By the A. E. Seaman Mineral Museum.



New Gallery Opening at A. E. Seaman Mineral Museum

CopperThe A. E. Seaman Mineral Museum announces the opening of its newest gallery “Mining Minerals.” Many of the minerals in Michigan Tech’s collection are by-products of mining. The Mining Minerals gallery complements the adjacent “Minerals and You” gallery which demonstrates how minerals are important in our everyday lives through four exhibit cases showing many examples of uses of minerals, an exhibit case focused on minerals used in your car, and one focused on the uses of copper. Since minerals come from mines and they are a critical component of modern life, the new gallery is designed to help visitors better understand the entire mining cycle from beginning to end.

“A gallery focused on mining fits well with Michigan Tech’s origin in 1885 as the Michigan Mining School and with the museum’s mission to educate people about minerals” says Ted Bornhorst, the musuem’s executive director.

The new gallery consists of five exhibit showcases beginning with an outline of the types of Earth resources and an overview of the mining process.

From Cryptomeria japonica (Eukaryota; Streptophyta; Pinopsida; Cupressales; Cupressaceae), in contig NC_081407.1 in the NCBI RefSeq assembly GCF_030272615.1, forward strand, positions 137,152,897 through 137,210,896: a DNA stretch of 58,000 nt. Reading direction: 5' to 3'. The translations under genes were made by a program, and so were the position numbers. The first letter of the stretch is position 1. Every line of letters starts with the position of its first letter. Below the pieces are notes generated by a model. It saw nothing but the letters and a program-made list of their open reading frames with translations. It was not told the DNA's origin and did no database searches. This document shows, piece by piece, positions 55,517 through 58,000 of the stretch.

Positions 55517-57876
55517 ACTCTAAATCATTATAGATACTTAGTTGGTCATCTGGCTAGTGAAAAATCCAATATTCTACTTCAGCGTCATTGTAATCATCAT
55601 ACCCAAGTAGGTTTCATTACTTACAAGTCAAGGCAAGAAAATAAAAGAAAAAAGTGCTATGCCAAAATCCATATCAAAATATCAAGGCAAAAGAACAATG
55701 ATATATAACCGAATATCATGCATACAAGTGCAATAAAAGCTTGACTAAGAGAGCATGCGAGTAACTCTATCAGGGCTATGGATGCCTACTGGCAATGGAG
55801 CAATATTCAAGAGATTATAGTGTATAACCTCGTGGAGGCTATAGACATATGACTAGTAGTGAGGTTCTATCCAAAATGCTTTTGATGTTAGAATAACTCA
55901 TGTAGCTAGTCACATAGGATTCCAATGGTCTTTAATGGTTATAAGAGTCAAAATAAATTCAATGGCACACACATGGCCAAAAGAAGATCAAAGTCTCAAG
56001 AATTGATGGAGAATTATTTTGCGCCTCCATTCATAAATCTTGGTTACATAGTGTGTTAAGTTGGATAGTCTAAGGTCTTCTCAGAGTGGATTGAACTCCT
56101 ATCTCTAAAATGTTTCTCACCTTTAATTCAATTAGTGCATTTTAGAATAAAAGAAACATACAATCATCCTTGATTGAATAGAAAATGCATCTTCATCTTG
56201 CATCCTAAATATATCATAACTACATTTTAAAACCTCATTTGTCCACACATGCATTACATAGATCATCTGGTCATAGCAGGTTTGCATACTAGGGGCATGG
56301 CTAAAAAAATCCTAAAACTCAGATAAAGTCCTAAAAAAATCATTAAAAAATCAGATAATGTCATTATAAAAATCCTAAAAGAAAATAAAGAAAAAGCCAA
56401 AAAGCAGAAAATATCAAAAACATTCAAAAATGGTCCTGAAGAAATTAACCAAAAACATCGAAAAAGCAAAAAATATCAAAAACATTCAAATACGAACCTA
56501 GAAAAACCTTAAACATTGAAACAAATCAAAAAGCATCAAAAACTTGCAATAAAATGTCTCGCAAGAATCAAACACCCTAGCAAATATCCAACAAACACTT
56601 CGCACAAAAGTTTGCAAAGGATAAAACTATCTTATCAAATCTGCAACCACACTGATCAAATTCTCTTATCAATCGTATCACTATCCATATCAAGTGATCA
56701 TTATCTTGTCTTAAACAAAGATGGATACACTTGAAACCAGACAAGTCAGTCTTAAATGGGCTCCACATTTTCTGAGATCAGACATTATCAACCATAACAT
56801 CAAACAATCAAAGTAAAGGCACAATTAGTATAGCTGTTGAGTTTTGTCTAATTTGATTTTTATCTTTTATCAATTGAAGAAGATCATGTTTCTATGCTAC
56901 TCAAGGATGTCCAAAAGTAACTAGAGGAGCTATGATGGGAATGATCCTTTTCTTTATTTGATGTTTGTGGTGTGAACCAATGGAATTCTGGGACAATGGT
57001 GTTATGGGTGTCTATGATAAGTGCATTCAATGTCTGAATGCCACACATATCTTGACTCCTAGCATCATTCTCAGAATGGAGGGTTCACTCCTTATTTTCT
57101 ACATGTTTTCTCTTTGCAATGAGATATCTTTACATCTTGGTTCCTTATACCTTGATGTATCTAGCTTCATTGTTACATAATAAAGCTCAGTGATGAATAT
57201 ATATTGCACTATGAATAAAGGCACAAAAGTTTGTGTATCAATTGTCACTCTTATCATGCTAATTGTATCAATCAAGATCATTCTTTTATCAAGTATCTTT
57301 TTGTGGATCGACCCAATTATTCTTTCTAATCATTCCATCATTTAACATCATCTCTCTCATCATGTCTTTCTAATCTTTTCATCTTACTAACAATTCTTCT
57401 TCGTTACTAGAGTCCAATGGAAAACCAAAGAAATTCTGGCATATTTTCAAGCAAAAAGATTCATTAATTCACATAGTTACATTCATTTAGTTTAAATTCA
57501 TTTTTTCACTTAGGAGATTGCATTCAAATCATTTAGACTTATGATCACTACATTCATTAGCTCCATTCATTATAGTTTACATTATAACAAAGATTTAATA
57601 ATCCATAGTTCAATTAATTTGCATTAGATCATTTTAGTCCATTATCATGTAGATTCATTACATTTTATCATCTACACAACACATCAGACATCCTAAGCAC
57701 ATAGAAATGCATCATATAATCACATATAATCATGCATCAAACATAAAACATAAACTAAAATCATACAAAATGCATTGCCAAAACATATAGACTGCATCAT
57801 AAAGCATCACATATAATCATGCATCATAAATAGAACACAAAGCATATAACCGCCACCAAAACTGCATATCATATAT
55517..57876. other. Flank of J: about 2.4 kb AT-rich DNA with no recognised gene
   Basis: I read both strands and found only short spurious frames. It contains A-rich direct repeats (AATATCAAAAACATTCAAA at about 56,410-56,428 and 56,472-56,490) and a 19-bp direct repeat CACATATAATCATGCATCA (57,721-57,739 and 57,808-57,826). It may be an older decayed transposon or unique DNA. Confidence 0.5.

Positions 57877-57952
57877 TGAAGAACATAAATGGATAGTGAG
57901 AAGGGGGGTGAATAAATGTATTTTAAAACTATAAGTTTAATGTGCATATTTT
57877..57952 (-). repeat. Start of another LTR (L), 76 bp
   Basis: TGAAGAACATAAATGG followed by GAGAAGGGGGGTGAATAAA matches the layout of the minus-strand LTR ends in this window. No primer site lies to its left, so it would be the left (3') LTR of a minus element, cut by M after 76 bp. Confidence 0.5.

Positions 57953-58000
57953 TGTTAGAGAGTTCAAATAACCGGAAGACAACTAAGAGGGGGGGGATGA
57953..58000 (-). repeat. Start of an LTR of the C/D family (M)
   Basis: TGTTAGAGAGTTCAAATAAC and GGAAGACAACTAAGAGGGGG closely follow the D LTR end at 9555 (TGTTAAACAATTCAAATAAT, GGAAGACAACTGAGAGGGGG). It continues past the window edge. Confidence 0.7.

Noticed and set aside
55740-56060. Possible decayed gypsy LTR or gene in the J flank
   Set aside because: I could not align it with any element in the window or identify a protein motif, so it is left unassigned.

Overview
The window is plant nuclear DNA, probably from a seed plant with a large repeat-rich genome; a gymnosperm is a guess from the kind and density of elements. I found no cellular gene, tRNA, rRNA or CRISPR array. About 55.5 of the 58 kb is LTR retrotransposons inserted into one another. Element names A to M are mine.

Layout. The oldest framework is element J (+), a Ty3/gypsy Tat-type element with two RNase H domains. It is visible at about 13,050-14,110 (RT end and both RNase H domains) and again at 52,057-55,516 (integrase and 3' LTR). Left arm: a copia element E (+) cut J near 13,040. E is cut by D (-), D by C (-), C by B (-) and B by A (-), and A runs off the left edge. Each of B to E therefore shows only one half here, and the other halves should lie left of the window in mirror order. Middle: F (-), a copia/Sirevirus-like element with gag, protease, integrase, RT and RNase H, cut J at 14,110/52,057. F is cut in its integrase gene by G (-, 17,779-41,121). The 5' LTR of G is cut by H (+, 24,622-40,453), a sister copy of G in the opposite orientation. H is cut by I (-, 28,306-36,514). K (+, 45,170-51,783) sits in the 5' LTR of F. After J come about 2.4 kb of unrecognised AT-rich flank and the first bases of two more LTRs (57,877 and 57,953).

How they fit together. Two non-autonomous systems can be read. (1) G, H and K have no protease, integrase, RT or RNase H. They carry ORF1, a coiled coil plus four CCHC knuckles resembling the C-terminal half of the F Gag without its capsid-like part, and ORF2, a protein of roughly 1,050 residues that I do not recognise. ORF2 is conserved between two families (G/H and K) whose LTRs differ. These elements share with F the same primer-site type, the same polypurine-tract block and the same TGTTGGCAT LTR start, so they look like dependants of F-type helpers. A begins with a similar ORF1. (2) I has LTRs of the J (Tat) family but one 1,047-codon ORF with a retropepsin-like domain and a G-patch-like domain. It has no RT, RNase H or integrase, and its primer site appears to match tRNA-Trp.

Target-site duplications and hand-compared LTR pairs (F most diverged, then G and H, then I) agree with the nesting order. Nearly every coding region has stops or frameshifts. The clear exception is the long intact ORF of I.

The second exhibit case presents the activities necessary before a mine is created from exploring to discovery of a potential mineable resource which is followed by intense studies including design of the mining facility, environmental considerations, economics, mine closure and application for a mining permit.

Once the permit is approved, then the mining industrial complex can be constructed for an open-pit or underground mine as described in the third exhibit case. Mineral resources require simple to complex processing to make them ready for industrial applications as illustrated in the fourth exhibit case.

The last phase of the life of a mine is closure, the fifth exhibit case. The mine closure exhibit touches upon removal and repurposing of the surface mining infrastructure, reuse of non-hazardous mining waste and minimizing the impact of hazardous waste. The all-encompassing concept of sustainable or green mining is introduced.

The new Mining Minerals gallery is innovative as compared to mineral museums elsewhere because it covers the entire mining cycle in a holistic way, directly connects to the uses of minerals and augments the other mineral exhibits in the museum.